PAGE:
Perhaps the most striking theme in the diaries, at least for the modern reader, is Thistlewood's sheer brutality. On numerous occasions he recorded punishments meted out to slaves, never expressing remorse or second thoughts. At times these punishments were exotic in their cruelty. One practice, which he nicknamed "Derby's dose," involved forcing one slave to defecate into the mouth of another. On another occasion, he placed a bondsman in stocks, rubbed molasses on him, and allowed insects to swarm over him during the night. There is no reason to believe that Thistlewood was uniquely violent or sadistic by Jamaican standards. In fact, Thistlewood and his neighbors actually judged some white newcomers to be too violent. For Burnard, violence and brutality were far from incidental to Jamaican slavery--they were its very heart. In a colony with such a large enslaved majority, whites quickly learned that instilling terror, or what Burnard refers to as "tyranny," was the surest way to maintain dominance.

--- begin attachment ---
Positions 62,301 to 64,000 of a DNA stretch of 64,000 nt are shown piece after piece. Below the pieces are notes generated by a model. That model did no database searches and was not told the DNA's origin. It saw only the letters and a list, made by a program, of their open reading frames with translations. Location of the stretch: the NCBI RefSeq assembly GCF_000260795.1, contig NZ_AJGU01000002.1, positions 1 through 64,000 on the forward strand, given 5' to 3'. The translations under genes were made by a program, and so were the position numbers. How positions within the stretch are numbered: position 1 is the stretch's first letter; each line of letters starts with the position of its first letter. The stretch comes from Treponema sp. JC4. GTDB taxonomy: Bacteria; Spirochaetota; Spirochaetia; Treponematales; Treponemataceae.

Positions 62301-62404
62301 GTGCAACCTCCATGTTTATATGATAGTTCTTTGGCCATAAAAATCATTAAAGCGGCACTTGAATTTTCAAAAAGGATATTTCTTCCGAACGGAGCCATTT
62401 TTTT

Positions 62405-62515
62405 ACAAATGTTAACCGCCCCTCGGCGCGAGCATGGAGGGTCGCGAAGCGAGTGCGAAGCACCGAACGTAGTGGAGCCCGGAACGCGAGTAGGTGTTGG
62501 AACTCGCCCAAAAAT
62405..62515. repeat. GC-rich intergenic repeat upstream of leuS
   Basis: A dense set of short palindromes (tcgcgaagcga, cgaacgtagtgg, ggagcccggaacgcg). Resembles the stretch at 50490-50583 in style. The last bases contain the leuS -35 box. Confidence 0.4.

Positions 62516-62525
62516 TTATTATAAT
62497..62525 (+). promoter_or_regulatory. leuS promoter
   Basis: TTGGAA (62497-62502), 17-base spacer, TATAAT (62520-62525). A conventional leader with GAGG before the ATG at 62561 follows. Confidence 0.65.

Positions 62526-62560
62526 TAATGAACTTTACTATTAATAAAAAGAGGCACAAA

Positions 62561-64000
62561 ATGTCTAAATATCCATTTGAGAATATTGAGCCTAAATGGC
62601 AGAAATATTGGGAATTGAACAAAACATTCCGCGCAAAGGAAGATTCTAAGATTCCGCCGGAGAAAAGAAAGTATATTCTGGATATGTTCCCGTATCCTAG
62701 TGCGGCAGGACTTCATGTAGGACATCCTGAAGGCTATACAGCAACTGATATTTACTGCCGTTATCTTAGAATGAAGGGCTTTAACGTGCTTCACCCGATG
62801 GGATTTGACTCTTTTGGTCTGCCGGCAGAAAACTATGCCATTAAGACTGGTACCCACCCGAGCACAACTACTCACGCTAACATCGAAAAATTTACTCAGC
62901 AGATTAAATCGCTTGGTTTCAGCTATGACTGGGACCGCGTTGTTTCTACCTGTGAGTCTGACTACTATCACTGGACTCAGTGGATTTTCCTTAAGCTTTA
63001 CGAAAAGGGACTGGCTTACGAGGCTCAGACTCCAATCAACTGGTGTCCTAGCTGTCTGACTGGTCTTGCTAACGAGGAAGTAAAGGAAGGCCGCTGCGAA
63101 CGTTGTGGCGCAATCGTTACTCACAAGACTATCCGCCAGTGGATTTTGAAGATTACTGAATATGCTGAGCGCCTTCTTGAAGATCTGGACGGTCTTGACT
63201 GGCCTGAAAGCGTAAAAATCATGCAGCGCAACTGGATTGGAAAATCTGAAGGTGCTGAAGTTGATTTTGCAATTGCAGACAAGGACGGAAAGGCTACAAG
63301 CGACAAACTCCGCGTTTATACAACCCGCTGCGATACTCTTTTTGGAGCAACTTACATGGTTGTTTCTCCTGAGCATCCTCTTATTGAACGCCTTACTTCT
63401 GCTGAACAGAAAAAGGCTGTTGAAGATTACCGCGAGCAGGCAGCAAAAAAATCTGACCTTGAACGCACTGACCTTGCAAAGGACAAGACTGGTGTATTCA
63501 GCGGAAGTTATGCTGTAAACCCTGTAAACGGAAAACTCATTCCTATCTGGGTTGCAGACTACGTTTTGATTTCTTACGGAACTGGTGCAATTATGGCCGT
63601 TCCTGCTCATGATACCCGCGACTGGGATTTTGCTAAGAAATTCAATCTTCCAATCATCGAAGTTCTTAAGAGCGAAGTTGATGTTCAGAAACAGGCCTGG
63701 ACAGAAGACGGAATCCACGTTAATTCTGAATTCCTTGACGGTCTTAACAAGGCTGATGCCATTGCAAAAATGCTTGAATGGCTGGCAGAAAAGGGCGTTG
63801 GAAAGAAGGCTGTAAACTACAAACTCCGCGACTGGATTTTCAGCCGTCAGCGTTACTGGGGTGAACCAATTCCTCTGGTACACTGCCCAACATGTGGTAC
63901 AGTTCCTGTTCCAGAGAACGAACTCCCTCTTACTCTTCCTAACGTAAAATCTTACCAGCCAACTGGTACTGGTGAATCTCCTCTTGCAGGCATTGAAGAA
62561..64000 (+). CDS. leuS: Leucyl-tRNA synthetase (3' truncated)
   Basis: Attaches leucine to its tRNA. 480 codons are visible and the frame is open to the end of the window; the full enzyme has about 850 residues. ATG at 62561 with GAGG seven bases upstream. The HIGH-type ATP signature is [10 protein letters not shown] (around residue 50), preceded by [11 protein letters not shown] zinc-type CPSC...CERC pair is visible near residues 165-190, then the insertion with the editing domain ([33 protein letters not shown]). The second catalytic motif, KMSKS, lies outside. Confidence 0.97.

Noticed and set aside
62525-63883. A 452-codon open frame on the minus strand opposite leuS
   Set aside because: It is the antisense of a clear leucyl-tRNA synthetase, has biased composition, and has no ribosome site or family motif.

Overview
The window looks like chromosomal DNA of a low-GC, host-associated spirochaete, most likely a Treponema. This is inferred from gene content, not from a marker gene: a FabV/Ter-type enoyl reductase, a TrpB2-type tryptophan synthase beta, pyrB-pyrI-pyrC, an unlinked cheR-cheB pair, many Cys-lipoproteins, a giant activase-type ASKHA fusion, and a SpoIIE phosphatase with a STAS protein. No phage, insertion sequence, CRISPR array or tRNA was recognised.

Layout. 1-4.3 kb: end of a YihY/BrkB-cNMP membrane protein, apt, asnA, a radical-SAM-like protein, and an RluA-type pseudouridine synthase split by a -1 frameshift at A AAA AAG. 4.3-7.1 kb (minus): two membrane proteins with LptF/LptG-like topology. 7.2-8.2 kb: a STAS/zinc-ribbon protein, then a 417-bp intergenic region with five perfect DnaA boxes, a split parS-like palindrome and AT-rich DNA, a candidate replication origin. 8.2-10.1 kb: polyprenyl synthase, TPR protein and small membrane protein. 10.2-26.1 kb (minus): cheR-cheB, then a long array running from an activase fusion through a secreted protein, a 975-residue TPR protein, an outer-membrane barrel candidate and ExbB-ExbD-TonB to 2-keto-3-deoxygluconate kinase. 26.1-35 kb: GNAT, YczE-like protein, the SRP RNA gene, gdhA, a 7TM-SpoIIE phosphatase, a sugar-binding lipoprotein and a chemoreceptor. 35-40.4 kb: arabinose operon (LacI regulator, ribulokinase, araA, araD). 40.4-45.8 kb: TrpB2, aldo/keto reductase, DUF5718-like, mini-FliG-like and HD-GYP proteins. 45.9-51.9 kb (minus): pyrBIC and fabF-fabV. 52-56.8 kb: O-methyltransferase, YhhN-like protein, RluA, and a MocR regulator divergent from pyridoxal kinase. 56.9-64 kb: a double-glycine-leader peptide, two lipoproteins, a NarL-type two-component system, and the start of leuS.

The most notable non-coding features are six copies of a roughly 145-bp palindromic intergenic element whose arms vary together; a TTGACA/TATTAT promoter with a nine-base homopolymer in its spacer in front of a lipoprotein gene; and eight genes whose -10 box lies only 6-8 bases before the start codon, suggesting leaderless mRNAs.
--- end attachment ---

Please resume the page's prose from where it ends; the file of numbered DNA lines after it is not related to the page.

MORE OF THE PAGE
Thistlewood's diary, like that of the Virginia planter William Byrd, is famous for its meticulous chronicling of the author's sexual activities. Thistlewood adopted a standard form for recording his encounters, listing his partner's name, the time of day, the location (on the bed, in the fields), the amount of money paid (if any), and occasionally a small assessment of his pleasure, for a total of 3,852 acts with 138 women. Although Thistlewood's sex life before coming to the colony clearly shows him to have been a lusty fellow by nature, Burnard argues convincingly that his activities in Jamaica were about far more than satisfying bodily urges. For Thistlewood, as well as for many other white men in Jamaica, sex with enslaved women was an important strategy for realizing the dominance of master over slave, or as Burnard puts it, "the institutional dominance of white men had to be translated into personal dominance" (p. 160). Most of Thistlewood's partners did not welcome his advances and likely viewed him as a sexual predator. He did not always physically force himself on women, but there can be no doubt that he leveraged all of the power of the slave system to his advantage. For the unfortunate targets of his attentions, sex with Thistlewood not only dramatized the dominance of master over slave, white over black and male over female, it also served as a form of punishment. In addition, argues Burnard, Thistlewood's and others' sexual activities were one of several factors that destabilized the communities and families of the enslaved.